The curse of Scottish literature is the lack of a whole language, which finally means the lack of a whole mind.
Scott and Scotland (1936), Introduction.
The curse of Scottish literature is the lack of a whole language, which finally means the lack of a whole mind.Edwin Muir
The hills and towers Stood otherwise than they should stand, And without fear the lawless roads Ran wrong throughout the land.Edwin Muir
All through that summer at ease we lay, And daily from the turret wall We watched the mowers in the hay And the enemy half a mile away. They seemed no threat to us at all.Edwin Muir
It was not meant for human eyes, That combat on the shabby patch Of clods and trampled earth that lies Somewhere beneath the sodden skies For eye of toad or adder to catch.Edwin Muir
Oh these deceits are strong almost as life. Last night I dreamt I was in the labyrinth, And woke far on. I did not know the place.Edwin Muir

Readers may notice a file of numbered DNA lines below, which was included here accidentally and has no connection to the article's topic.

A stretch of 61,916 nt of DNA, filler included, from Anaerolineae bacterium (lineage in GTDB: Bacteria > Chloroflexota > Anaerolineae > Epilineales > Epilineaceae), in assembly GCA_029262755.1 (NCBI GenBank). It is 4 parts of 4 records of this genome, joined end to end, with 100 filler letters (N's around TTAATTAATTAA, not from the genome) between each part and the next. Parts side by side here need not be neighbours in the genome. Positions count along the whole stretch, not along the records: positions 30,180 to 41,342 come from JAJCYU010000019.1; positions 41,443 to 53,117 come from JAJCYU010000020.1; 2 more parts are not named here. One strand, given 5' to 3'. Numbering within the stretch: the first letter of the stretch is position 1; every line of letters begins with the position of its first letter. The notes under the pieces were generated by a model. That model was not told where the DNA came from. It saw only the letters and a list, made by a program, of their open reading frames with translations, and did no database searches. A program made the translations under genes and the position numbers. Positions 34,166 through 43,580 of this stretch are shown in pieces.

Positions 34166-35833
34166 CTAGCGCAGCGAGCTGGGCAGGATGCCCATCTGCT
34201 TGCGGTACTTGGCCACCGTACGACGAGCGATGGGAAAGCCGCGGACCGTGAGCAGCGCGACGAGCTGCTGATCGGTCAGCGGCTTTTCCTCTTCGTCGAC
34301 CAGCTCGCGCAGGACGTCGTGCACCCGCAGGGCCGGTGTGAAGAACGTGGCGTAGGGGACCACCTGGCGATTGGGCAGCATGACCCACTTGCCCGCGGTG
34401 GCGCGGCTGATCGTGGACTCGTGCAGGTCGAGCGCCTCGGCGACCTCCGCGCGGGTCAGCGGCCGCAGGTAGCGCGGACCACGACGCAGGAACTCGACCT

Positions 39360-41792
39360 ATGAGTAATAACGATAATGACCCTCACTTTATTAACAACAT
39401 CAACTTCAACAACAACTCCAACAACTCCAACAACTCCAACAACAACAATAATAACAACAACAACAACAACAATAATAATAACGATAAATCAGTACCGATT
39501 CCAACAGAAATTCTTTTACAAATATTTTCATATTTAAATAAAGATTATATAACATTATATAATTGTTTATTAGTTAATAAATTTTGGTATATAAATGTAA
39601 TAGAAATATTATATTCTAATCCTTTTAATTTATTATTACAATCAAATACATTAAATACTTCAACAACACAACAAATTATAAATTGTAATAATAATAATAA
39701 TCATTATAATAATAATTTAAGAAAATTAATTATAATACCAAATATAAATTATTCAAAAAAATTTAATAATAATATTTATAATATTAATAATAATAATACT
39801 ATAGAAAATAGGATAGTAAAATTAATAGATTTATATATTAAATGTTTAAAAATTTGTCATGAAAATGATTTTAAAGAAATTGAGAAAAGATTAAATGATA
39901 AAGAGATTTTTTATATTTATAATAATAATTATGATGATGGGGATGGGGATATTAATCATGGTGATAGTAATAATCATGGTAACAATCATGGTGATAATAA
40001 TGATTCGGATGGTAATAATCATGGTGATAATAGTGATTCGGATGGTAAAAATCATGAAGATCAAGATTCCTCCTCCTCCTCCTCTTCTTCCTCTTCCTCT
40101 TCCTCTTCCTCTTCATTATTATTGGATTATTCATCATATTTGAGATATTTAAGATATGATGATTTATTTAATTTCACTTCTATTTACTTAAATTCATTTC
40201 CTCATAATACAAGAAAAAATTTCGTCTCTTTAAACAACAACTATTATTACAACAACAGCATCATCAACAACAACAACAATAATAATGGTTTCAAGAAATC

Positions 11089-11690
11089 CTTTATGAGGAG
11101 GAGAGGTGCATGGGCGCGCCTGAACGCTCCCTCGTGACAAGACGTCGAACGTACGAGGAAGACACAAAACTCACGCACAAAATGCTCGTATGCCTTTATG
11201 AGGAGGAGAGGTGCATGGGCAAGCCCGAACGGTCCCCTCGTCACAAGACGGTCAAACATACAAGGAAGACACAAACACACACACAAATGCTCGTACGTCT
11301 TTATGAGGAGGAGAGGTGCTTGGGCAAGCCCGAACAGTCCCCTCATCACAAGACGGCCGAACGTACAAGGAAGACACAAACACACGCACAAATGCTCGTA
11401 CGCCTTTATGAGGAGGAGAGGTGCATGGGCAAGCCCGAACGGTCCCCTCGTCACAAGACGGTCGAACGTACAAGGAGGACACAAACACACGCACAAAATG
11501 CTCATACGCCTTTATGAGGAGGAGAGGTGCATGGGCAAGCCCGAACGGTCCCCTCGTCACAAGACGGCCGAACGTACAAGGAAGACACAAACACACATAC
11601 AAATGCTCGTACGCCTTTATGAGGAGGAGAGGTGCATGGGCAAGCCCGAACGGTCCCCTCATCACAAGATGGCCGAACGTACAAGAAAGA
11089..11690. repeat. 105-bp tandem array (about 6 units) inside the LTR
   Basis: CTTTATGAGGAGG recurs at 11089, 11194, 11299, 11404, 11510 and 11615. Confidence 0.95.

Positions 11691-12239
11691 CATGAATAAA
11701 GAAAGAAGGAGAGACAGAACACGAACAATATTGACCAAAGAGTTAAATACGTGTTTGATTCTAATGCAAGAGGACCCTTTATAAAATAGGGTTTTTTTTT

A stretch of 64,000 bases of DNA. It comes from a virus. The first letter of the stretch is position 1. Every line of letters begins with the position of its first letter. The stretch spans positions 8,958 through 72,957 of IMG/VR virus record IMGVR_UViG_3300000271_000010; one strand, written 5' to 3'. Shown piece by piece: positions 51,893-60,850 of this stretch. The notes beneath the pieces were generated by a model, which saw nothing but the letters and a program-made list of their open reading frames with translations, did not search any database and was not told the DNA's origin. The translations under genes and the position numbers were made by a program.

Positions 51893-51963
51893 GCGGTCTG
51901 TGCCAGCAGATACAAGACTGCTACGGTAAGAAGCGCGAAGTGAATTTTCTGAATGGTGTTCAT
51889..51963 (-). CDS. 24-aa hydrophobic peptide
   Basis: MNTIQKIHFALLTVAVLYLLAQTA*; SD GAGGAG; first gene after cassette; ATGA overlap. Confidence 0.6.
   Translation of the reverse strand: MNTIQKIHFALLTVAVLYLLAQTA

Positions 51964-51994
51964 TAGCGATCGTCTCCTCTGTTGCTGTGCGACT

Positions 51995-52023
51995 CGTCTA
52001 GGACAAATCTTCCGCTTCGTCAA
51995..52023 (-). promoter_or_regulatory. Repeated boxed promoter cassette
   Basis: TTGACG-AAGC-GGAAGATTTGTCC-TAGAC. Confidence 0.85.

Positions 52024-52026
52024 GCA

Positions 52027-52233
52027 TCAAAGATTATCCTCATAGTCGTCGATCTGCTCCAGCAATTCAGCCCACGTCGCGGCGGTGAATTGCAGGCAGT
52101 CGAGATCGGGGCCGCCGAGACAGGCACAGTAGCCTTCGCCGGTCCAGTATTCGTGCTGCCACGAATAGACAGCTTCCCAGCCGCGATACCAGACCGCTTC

Kindness and courage can repair time's faults, And serving him breeds patience and courtesy In us, light sojourners and passing subjects.Edwin Muir
The life of every man is an endlessly repeated performance of the life of man.Edwin Muir
Since then they have pulled our ploughs and borne our loads. But that free servitude still can pierce our hearts. Our life is changed; their coming our beginning.Edwin Muir
One foot in Eden still, I stand And look across the other land. The world's great day isgrowing late, Yet strange these fields that we have planted So long with crops of love and hate.Edwin Muir
There is a road that turning alwaysCuts off the country of Again.Archers stand there on every sideAnd as it runs time's deer is slainAnd lies where it has lain.Edwin Muir
The world's great day is growing late,Yet strange these fields that we have plantedSo long with crops of love and hate.Edwin Muir
Long time he lay upon the sunny hill,To his father's house below securely bound.Edwin Muir
I have observed in foolish aweThe dateless mid-days of the lawAnd seen indifferent justice doneBy everyone on everyone.Edwin Muir